path through the wild garlic to see the rock. The path divides (*) and the
right hand way goes to the rock. This is a limestone buttress towering above
the valley though well screened by trees. It is beloved of rock climbers. To
a mere walker, it may not have significant interest but what is of more
interest is the following spectacular view.
Return from the rock to the last junction of
paths (*) and turn right to climb to a stile. Over this is the view and to
the left is a picnic area with tables for your lunch.
Retrace your steps to the signpost on the
main track where you first diverted to see the rock and turn left. Look out
for a marker post on the right hand side with a yellow arrow after about 250
yards (SO 568964) and cross the stile.
Over the stile, bear right down towards the
hedge and follow it along, looking out for a stile in the hedge. Over this
stile, go straight across the field and through a gate straight ahead. Turn
right to follow the line of this second hedge.
Cross another stile and note here that the
map differs from reality in that field boundaries have been removed to
create larger fields. According to my (newly bought!) map, as you pass the
farm (Upper Hill Farm), the official path bears off to the left, eventually
joining the road just outside the village of Hughley. However rather than
trample in an uncertain way across the crops, in the absence of the field
boundaries or any signs/posts to guide me, I simply went straight ahead
across a broad grassy strip between crops to join the road at the nearest
point through a gap in the hedge
(SO 572974). Others have clearly done the same.
Turn left at the road and walk into the
At the Church of St John the Baptist, turn
right, down its right hand side, following the public footpath sign. After a
few yards, the footpath goes off to the right, a multitude of yellow arrows
leaving no doubt!
After crossing a stile into a large field,
head for the field boundary corner in the centre of the field – this will
make sense when you see it! Cross a stile and turn right on the broad track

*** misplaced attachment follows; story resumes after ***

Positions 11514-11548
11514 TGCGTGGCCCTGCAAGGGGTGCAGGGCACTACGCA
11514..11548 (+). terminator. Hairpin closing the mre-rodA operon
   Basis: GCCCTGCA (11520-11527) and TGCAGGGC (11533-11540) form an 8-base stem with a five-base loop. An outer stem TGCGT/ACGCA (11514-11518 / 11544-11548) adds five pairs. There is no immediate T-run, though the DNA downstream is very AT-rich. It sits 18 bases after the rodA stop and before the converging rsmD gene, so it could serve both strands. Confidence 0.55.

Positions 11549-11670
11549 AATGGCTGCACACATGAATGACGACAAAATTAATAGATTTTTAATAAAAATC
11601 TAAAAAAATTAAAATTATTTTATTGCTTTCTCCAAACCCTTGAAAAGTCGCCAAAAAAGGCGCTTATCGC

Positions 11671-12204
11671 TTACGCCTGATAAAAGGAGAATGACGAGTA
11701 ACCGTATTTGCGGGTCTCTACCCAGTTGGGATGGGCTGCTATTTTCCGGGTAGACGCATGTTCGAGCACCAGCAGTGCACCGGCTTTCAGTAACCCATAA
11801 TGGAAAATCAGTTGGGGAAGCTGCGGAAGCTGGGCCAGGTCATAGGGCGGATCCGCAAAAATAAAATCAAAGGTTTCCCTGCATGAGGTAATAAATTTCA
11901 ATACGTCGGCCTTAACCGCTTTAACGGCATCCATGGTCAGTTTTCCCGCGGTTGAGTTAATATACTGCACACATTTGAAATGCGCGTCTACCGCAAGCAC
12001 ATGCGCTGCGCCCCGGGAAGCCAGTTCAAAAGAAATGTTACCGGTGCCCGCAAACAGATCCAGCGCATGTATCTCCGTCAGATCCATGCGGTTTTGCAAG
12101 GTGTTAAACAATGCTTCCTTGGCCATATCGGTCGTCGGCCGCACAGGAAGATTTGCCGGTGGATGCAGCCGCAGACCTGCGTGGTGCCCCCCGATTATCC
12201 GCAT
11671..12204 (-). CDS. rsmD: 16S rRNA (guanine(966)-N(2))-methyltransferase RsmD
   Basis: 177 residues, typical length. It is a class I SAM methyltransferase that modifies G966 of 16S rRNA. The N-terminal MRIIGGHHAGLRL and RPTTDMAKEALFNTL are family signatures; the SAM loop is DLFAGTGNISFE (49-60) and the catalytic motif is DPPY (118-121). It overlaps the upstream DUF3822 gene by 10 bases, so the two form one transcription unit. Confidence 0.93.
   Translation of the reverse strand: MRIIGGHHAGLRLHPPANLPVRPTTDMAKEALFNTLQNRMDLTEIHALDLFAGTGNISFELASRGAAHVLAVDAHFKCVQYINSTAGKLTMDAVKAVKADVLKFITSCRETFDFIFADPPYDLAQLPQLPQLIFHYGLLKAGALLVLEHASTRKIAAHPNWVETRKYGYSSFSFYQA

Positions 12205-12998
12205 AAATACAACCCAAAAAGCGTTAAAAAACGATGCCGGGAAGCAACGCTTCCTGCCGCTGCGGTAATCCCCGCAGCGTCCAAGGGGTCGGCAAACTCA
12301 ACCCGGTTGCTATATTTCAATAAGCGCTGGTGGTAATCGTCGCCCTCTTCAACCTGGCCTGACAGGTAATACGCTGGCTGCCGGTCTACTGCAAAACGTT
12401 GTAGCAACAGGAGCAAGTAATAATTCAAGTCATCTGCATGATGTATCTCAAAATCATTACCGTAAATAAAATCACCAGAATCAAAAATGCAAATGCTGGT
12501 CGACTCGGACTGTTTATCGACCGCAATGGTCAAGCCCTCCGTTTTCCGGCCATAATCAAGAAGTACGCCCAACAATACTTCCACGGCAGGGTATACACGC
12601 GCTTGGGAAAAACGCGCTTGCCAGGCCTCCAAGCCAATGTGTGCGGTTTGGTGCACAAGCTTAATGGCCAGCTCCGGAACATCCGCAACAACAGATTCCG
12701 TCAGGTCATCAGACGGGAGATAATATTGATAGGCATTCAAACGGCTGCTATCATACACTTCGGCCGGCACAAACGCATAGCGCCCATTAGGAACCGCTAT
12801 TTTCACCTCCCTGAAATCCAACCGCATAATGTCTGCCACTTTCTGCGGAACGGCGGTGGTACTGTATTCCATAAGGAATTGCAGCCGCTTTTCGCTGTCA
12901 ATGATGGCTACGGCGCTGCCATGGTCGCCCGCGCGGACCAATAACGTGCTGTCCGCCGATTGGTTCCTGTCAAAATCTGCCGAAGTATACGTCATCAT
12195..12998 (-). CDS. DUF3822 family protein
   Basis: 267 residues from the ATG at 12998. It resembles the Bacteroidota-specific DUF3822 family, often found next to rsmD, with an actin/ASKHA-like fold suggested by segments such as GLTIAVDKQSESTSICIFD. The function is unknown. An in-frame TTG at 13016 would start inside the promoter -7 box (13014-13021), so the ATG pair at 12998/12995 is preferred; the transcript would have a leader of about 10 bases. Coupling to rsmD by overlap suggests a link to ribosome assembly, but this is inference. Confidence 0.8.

Stay on the track which is the access to
“Newfoundland”. Cross two cattle-grids then branch left - signposted
with yellow arrows. As you come level with the property “Newfoundland”,
ignore the track which descends then climbs to another farm and instead,
follow the line of Newfoundland’s boundary hedge straight ahead.
At the end of the field, go over a stile,
cross the stream, then turn left.
A short distance along, come to a stile and a
footbridge but ignore these and turn right to follow the bridleway indicated
by a “Ride UK” sign (SO 586996). When this opens into a wide field, with
power lines running across it, follow the left hand boundary to a gate in
In the next field, follow the direction of
the blue bridleway arrow to the top right hand corner.
As you go through this gate, look slightly
left where you will see your route climbing into the trees (SO 595992). Meet
another broad track and turn left.
The track starts to climb. It becomes
narrower and it will come as no surprise that it has the name Blakeway
Hollow, as at times, it feels like you are walking along a deep ditch!
When it exits on to a broad track, turn right
(signed for Much Wenlock). A few yards further on, you should recognise the
junction as one you passed on the outward journey. Turn left to return to
the car park.
If you need to buy any
hiking equipment/clothing before your trip see the Hiking
All information on this
site is given in good faith and no liability is accepted in respect of any
damage, loss or injury which might result from acting on it.